August 24, 2008

Five more county barns get quilted

The first half of a barn quilt goes up

Under the bluest of skies Sunday, Racine County's Quilts on Barns project took a colorful leap forward.

Five more barns were hung with "quilts," bringing the total now completed to eight -- more than half of this year's projected total.

The 100-year-old red barns -- some of them still home to livestock -- received makeovers Sunday in a five-hour marathon made possible by the loan of an hydraulic lift by JM Electrical and teamwork by Jim Limburg and Jan Rowland from Johnson and Son Roofing, assisted by Al Barry and a crew pulled together by Kathi Wilson's project.

Kathi Wilson gives ownership certificate to Mike Straszewski
for Square in a Square, painted by Cops 'n Kids;
sponsored by Giving withJoy!

The first barn to receive a quilt Sunday morning belongs to Mike and Julie Straszewski. Located at 5915 Seven Mile Road, it is exactly 100 years old this year, and was originally a dairy barn, with 20 stanchions, serving a 250-acre farm. It soaked up 80 gallons of red paint just a year ago, but the 8-ft. by 8-ft. Square on Square "quilt" it received Sunday brightened it considerably.

Photographer Nicholas Ravnikar documents Churndash,
painted by the Lighthouse Quilt Guild;
sponsored by Klema Feeds

The second barn, built in the 1920s and only a mile and a half down the road, belongs to Roger and Sue Hays, at 8140 Foley Road. Horses still reside there, oblivious to the Churndash quilt visible from the road.

5-year-old Annie Comeau looks on as Dad Steve
stands under Corn and Beans, painted by the
Racine Arts Council; sponsored by Rustoleum

Sunday's third barn is another working barn, housing eight horses belonging to Sue Jensen, located at 6123 Highway 38 in Franksville. It received a Corn and Beans quilt, although there was nothing corns or beans-ish about the quilt's red, blue and black colors. "Most quilters who do it, use yellow and green," Wilson said, "but we preferred other colors."

Kathi Wilson and Jim Rowland take high view of Black-Eyed Susan,
painted by Monument Square Art Fair Board;
sponsored by Johnson and Son Roofing

The fourth barn hung on Sunday was the most difficult, because of the decision to place the quilt at its highest point, near the top of what essentially is a three-story building. The barn, belonging to Sara Neubauer and her family (which includes son Jeff and his wife, Judge Lisa), is located at 5553 Short Road. It, too, is a working horse barn, with six currently in residence, according to Erin Hopkins, farm manager. "It's a beautiful farm, and it would be a shame not to have horses here," she says. Well, now it's more beautiful, boasting a Black-Eyed Susan quilt facing the highway; the quilt covering what used to be the upper hayloft's door.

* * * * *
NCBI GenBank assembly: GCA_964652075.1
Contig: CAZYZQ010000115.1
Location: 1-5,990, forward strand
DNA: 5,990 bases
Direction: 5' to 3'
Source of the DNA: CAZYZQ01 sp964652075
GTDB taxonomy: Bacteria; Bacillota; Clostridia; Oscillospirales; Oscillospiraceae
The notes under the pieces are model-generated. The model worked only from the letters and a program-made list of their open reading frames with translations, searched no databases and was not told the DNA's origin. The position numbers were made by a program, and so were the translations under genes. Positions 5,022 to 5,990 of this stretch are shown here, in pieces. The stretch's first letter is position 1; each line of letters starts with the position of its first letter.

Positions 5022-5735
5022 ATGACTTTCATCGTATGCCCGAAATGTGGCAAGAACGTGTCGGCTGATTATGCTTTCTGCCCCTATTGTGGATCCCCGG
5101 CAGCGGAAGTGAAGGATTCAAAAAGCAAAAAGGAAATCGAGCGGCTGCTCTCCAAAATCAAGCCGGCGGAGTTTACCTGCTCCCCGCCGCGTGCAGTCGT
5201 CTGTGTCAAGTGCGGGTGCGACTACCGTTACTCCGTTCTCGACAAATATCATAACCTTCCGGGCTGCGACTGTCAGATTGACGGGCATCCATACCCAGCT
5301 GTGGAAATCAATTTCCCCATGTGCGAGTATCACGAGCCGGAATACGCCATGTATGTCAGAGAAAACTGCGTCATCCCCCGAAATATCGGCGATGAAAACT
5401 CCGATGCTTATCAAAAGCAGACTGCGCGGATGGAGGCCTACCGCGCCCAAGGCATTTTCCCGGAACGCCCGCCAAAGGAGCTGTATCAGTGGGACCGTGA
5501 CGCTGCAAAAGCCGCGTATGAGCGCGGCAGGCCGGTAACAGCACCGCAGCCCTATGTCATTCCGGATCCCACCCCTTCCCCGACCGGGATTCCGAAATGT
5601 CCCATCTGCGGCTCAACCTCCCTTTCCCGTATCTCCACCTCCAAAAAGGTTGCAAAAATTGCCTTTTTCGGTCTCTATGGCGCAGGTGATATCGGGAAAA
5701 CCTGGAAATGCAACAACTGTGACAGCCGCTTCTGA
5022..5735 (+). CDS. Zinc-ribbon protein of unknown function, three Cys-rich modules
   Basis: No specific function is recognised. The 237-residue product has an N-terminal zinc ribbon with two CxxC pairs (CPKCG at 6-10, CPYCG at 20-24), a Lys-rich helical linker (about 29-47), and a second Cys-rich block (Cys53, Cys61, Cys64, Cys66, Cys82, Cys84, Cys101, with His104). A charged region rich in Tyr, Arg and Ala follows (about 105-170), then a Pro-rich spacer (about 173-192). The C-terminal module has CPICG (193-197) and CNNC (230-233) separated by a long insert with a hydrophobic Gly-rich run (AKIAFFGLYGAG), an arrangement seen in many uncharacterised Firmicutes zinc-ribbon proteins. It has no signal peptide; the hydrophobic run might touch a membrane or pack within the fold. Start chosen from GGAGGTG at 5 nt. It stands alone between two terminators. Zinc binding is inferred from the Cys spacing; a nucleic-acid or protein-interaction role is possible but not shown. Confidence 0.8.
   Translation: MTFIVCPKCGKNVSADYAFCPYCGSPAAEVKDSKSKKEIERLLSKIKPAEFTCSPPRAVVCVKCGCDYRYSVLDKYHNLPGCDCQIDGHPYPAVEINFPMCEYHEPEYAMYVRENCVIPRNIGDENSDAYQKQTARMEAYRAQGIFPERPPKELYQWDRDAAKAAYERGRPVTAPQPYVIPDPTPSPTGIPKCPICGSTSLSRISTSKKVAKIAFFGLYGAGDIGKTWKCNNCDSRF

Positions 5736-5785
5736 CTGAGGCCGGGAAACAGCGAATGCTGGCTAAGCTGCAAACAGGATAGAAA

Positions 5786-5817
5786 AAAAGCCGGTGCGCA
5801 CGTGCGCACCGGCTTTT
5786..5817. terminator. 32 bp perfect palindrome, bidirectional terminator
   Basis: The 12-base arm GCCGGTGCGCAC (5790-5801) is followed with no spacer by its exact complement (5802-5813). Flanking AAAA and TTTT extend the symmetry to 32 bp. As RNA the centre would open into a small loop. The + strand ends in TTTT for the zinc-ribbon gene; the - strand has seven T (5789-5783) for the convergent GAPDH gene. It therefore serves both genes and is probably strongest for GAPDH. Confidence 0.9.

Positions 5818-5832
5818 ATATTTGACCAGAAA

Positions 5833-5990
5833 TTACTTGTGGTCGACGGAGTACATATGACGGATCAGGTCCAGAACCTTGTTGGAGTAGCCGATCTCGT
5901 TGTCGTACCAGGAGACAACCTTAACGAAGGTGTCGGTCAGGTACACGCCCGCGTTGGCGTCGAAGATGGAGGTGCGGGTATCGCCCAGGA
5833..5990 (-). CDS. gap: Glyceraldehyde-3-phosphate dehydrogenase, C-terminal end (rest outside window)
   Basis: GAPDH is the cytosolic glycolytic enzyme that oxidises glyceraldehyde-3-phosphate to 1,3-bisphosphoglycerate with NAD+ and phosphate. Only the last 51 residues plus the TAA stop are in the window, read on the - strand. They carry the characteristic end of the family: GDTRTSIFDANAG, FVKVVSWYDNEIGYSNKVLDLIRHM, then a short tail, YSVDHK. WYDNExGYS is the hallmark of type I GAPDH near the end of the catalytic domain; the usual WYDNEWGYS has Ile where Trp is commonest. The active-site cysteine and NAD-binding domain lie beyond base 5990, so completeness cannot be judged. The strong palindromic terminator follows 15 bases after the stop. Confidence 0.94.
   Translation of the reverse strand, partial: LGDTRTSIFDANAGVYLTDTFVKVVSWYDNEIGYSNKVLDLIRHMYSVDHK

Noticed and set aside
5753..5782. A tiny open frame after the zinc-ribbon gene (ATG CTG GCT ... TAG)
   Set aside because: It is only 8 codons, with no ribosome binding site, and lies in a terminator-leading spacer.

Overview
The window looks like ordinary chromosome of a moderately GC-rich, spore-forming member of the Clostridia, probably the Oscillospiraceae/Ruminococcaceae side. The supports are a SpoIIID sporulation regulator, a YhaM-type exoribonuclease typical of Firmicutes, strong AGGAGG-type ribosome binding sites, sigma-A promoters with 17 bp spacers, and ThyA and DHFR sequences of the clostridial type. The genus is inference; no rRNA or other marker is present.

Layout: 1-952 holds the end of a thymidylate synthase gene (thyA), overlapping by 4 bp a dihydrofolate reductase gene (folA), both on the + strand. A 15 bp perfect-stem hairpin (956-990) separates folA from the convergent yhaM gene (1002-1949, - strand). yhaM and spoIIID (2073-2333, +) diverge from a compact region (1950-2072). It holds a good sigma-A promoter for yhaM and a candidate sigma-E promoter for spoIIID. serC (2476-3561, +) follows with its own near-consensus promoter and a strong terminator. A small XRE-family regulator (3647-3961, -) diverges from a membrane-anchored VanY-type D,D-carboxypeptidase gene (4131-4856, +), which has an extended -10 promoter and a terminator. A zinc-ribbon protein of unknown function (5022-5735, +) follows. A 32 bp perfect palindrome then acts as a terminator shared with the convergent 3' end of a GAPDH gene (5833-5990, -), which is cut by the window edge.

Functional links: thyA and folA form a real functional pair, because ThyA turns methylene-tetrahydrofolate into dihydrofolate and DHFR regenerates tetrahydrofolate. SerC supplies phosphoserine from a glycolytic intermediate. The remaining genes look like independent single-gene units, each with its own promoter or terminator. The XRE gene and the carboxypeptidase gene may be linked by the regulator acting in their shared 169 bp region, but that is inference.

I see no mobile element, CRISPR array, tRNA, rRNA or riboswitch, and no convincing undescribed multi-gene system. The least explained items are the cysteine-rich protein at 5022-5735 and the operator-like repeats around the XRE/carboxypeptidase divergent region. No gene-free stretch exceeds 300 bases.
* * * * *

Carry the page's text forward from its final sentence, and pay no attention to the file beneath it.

Depending on how one looks at the facts, this was either the oldest barn hung with a quilt Sunday, or the youngest. The barn was originally built in 1862 -- but it burned down to the foundation in 1991, and was meticulously rebuilt to the same specifications on the same site. So take your pick: it's either 146 years old or 17 years young.

Jim Limburg attaches Mariner's Compass,
painted by the Prairie School;
sponsored by Lighthouse Quilt Guild

The last barn Sunday was of indeterminate age. Owner Jerry Wishau admitted to being in his 70s, and knows his barn was built before he was born. Beyond that -- who knows? Call it 100, more or less. Now used just for storage, it received a colorful Mariner's Compass quilt, appropriate to the barn's location at 4164 Lighthouse Drive, right across the street from Lake Michigan -- probably the easternmost barn in Racine County.

Wishau was the first barn owner approached by Wilson and Levine -- "on a grey, grey February day," Levine recalls. "He said he always wanted to do something to dress up his barn. And now, here it is."

Each of the barn owners received a certificate of ownership of the "quilt," signed by Lorna Henning of the Racine Arts Council and Bill McReynolds, Racine County Executive. The presentations were made by Wilson and Lavine.

Six of the next seven quilts are painted, and will go up as crew and equipment are available.

Earlier barn quiltings are HERE and HERE.


  1. What a pleasure to view the photos of the beautiful "Quilts on Barns" and read the very informative article (plus previous ones)! As a member of the Rainbow Quilters Guild and one of the painters, I anxiously await the hanging of our "Indian Crossing" block on a chosen barn in Wind Lake. This truly will be a plus for Racine County tourism and I hope the interest and enthusiam continues. A special thanks to the many, many supporters of this creative, history project. Hope all receive recognition for a job well done! Looking forward to the Quilt Road Rally in October!

  2. A big THANK YOU to Kathi Wilson for following through on her inspirational idea, those who joined in this project, and the Racine Post for publishing the wonderful, informative articles and awesome pictures of the Racine County "Quilts on Barns"!!